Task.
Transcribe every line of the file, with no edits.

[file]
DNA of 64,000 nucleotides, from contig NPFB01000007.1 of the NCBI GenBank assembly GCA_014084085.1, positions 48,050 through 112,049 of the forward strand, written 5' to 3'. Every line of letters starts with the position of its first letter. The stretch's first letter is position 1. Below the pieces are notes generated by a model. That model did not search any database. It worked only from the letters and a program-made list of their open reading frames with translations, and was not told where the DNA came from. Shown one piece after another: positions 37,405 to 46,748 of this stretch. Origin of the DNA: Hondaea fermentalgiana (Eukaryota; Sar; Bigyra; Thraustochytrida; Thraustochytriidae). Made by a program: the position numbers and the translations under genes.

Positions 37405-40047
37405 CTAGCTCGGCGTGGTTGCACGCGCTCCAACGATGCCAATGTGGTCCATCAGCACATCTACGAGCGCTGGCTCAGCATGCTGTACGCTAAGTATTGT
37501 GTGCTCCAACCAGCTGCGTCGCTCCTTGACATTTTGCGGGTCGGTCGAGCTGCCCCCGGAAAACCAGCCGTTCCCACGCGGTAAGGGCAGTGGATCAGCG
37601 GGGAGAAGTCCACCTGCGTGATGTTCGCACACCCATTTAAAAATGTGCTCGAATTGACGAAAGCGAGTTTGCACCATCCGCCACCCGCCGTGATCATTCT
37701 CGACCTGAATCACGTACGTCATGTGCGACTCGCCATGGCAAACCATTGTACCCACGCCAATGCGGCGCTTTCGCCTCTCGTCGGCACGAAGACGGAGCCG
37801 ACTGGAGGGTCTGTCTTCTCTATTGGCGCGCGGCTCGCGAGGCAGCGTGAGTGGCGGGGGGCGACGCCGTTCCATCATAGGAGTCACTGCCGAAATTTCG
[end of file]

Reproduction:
DNA of 64,000 nucleotides, from contig NPFB01000007.1 of the NCBI GenBank assembly GCA_014084085.1, positions 48,050 through 112,049 of the forward strand, written 5' to 3'. Every line of letters starts with the position of its first letter. The stretch's first letter is position 1. Below the pieces are notes generated by a model. That model did not search any database. It worked only from the letters and a program-made list of their open reading frames with translations, and was not told where the DNA came from. Shown one piece after another: positions 37,405 to 46,748 of this stretch. Origin of the DNA: Hondaea fermentalgiana (Eukaryota; Sar; Bigyra; Thraustochytrida; Thraustochytriidae). Made by a program: the position numbers and the translations under genes.

Positions 37405-40047
37405 CTAGCTCGGCGTGGTTGCACGCGCTCCAACGATGCCAATGTGGTCCATCAGCACATCTACGAGCGCTGGCTCAGCATGCTGTACGCTAAGTATTGT
37501 GTGCTCCAACCAGCTGCGTCGCTCCTTGACATTTTGCGGGTCGGTCGAGCTGCCCCCGGAAAACCAGCCGTTCCCACGCGGTAAGGGCAGTGGATCAGCG
37601 GGGAGAAGTCCACCTGCGTGATGTTCGCACACCCATTTAAAAATGTGCTCGAATTGACGAAAGCGAGTTTGCACCATCCGCCACCCGCCGTGATCATTCT
37701 CGACCTGAATCACGTACGTCATGTGCGACTCGCCATGGCAAACCATTGTACCCACGCCAATGCGGCGCTTTCGCCTCTCGTCGGCACGAAGACGGAGCCG
37801 ACTGGAGGGTCTGTCTTCTCTATTGGCGCGCGGCTCGCGAGGCAGCGTGAGTGGCGGGGGGCGACGCCGTTCCATCATAGGAGTCACTGCCGAAATTTCG